Meth on Films: Johnny Dangerously

Method Man’s aliases are about as long as a Depression era soup line.  Hot Nickels.  Iron Lung.  Tical.   And so on.

Over the years, he’s had the most fun with variations on Johnny Blaze, the motorcylce stunt driver that became Ghost Rider in the Marvel Comics universe.  First going by the Johnny Blaze alias on Raekwon’s Only Built for Cuban Linx album in 1995, he’s since added John John Blazini, Big John Stud, Trapper John MD, and John McClain (though Xzibit claimed the Bruce Willis character’s nom de plume from “Die Hard” starting on his debut At the Speed of Light in 1996) to his closet of rap guises. 

Johnny Dangerous, a take off of Michael Keaton’s Johnny Dangerously (1984), is a fixture for Method Man.  For this segment, we’ll note his usage of Johnny Dangerously on the Wu-Tang Forever cut “The Projects” (coincidentally the same song where we took the name “5 O’Clock Shadowboxers” from), though he has dropped the same reference in rhyme on Redman’s “Do What Ya Feel” and his own “Killin’ Fields” off Tical 2000.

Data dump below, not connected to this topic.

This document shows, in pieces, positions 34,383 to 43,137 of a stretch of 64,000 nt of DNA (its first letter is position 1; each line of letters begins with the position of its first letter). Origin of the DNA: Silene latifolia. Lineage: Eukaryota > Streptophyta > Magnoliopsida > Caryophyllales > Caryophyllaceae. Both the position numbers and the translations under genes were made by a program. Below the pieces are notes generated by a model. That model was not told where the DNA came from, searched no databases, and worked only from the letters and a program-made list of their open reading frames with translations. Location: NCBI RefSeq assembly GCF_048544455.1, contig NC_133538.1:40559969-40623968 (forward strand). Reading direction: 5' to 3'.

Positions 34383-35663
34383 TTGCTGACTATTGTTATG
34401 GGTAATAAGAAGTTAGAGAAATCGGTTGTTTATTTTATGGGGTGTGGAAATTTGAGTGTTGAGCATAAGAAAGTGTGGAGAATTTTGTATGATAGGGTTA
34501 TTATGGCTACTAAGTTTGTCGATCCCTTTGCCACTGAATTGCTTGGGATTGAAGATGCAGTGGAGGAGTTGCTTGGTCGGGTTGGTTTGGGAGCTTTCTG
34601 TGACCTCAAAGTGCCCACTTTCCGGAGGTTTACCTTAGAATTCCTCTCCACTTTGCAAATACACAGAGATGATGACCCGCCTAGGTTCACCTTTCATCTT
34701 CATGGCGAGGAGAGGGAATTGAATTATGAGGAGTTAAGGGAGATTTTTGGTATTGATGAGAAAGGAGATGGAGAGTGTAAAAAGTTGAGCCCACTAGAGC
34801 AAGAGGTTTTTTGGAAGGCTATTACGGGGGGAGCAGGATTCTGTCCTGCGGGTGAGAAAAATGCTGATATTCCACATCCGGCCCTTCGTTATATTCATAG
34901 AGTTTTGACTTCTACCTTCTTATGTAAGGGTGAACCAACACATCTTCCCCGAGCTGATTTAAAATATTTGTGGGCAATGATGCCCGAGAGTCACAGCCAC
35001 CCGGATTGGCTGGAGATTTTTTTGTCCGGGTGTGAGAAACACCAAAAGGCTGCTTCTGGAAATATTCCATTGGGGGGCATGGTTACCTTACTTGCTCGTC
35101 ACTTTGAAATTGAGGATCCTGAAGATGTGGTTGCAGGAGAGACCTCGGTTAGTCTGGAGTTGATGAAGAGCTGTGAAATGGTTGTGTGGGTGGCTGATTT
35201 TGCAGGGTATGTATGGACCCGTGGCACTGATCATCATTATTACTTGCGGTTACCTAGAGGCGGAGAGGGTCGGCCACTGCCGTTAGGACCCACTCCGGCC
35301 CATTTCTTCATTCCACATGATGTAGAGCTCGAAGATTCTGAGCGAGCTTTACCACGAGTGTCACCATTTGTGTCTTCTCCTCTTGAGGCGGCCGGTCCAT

Why has this particular strain of “John” been a crutch for Method Man?  Maybe it’s because Johnny Dangerously is a beloved cult movie from the 80’s that was one of Michael Keaton’s known roles before Batman.  As per his work with Redman, in the studio and on the film How High, we can also deduce that Tical loves him a good comedy while goofing off between endless puffs of White Owl.  But my guess is that “Johnny Dangerous” just sounds fucking badass, and the fact that the film is a gangster flick at its core, albeit a spoof co-starring Joe Piscipo, was icing on the cake. 

Tagline: “Organized crime has never been so disorganized!”

Referenced in: “Projects” (Welcome to the killing fields with Johnny Dangerous, headbanger boogie n**** going through changes)

Theatrical trailer:

Starring:  Michael Keaton, Joe Piscopo, Marilu Henner, Maureen Stapleton, Peter Boyle, Danny DeVito, Dom DeLuise, Dick Butkus

Directed by:  Amy Heckerling (Fast Times at Ridgemont High, National Lampoon’s European Vacation, Look Who’s Talking, Look Who’s Talking Too, Clueless, A Night at the Roxbury)